New Movies -
Abraham Lincoln: Vampire Hunter
Old Movies -
Touki Bouki: The Journey of the Hyena
The Strange Affair of Uncle Harry
Recap: 2000, 2001, 2002, 2003, 2004 , 2005, 2006, 2007 , 2008 , 2009 , 2010 , 2011 , 2012
Rose Hobart (Joseph Cornell, 1936)
In his jaunty short film, Rose Hobart, sometimes-filmmaker Joseph Cornell recycles a disposable tchotchke from Hollywood’s halcyon days and forms an unusual masterpiece. Consisting entirely of found, but significantly re-edited, footage from an obscure, and seemingly clichéd, 1931 Hollywood jungle adventure entitled East of Borneo, starring an actress named Rose Hobart, Rose Hobart gives its viewers an opportunity to reassess the complexity of the images they see when they watch even the simplest of mainstream films. Cornell’s reformatting of Borneo essentially excises from that movie most of the elements that aren’t Ms. Hobart. Nearly every shot contains her, which results in an obsessive reprioritization that serves to remind the audience of the interplay of voyeurism and exhibitionism that makes the actors that we see on the screen so exciting to the viewer. With this new, Rose-centric context, every other element that exists in the movie is there to flesh out our heroine’s inner life. As she’s put through the motions of Cornell’s non-chronological editing, she is alternatively a sex object, an identifiable human being, a totem signifying dread, and a surrogate mother to a stray monkey.
Cornell’s movie reprocesses Borneo’s most evocative images by slowing down the frame, allowing them to sink in. Exploding volcanoes, a water ripple, a seashell sinking into a cup, and a solar eclipse are just a few of the visuals taken from the film and extended here to the point where they become metaphoric mood markers. Just because these fleeting symbols do not register to this extent in their intended context, doesn’t mean that they don’t have a more subliminal effect on the viewer who has plot to distract them from what they are seeing. Furthermore, in Rose Hobart, the viewer is freer to absorb the intense exoticism that served as background dressing in Borneo. The raging natives, beastly alligators and impenetrable jungle are all amplified and sexualized by Rose’s bouncy, yet mysterious, samba soundtrack and a purple tint (Cornell achieved it during the film’s public screenings by projecting the film through a piece of purple glass), which gives the movie a decidedly dreamy atmosphere.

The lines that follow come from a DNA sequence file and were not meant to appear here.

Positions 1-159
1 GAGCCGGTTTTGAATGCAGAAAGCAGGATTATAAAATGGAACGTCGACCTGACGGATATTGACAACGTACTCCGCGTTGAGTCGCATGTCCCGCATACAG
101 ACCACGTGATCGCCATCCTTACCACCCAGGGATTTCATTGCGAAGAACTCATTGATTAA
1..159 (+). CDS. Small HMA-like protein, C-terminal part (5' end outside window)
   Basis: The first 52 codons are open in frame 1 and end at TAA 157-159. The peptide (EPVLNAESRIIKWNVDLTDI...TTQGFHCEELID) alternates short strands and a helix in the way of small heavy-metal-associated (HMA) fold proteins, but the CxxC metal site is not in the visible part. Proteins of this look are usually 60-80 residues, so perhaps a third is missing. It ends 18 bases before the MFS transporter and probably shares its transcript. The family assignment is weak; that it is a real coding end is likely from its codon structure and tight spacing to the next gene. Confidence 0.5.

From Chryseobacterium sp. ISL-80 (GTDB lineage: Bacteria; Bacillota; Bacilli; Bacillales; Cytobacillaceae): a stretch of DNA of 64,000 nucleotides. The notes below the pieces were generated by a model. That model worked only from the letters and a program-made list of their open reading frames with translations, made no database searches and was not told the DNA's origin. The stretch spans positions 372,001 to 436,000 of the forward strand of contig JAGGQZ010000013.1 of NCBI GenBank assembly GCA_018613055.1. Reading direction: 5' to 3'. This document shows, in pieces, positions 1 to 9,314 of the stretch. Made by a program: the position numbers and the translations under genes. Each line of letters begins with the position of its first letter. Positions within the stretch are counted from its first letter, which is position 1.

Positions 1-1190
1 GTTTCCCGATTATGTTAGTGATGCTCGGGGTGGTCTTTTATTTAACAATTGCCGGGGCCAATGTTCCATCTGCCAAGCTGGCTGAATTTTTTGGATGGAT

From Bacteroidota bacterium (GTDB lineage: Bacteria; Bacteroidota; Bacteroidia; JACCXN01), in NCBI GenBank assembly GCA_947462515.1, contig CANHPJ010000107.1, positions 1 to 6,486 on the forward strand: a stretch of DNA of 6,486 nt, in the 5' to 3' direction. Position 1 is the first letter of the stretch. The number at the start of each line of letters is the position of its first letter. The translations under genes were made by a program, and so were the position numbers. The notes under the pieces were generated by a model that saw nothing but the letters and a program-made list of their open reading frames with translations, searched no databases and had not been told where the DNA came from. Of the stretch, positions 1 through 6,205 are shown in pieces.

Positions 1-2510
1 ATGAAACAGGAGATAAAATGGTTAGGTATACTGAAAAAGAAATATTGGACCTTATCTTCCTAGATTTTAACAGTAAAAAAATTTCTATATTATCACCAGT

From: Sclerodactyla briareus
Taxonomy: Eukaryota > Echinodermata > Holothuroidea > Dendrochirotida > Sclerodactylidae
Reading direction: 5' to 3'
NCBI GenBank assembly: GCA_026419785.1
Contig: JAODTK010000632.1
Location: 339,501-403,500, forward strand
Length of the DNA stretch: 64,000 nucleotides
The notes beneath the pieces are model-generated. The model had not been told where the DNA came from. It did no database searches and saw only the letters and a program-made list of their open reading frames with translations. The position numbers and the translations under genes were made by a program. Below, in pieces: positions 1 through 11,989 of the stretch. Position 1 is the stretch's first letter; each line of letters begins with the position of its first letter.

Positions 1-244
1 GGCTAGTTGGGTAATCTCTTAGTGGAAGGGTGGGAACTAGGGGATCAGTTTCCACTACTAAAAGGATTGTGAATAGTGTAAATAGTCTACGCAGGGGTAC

Because of Rose Hobaart’s non-chronological editing, there are new intrigues in each shot / counter-shot edit. This serves as a reminder of the foundations of cinematic grammar and a simultaneous opportunity to take pleasure in the joy that is the cinematic language. From one shot to the next, her outfits, conversational partners and location changes. These juxtapositions prompt constant reassessment of her in a way that would occur much more gradually if watching the film in the order in which it was intended to be seen. The gestures of the actress, already exaggerated by the camera’s focus on her and the way that she is lit, are further augmented by an editing scheme that isolates them in the shot sequencing. Borneo’s over-reliance on the eye-line - always a cornerstone of establishing editorial continuity - allows Cornell to link shots that weren’t originally intended to be placed alongside one another in the purposely disruptive editing scheme.
One could easily argue that any film contains these elements for an audience member willing to dissect it thoroughly enough, but Cornell is actively trying to make us aware of these things and excite us by reminding us that they are always there for those who look. This exercise reminds us how intensely encoded narrative cinema is and reasserts how the critical mind should watch films. The narrative that Borneo once had is purposely impossible to ascertain in Rose Hobart, except by applying dream logic, which seems to suggest there’s a hidden life, which exists through pictures, lurking in even the most superficial and trite motion pictures. Even though the technique in a narrative feature is there primarily to serve the film’s plot, the determined focus on plot gets in the way of our ability to actively comprehend the cinematically encoded information that we’re seeing. Rose Hobart asks us to reawaken the dreamer that watches any given film alongside us. Almost ironically, that makes it the perfect movie to fall asleep to.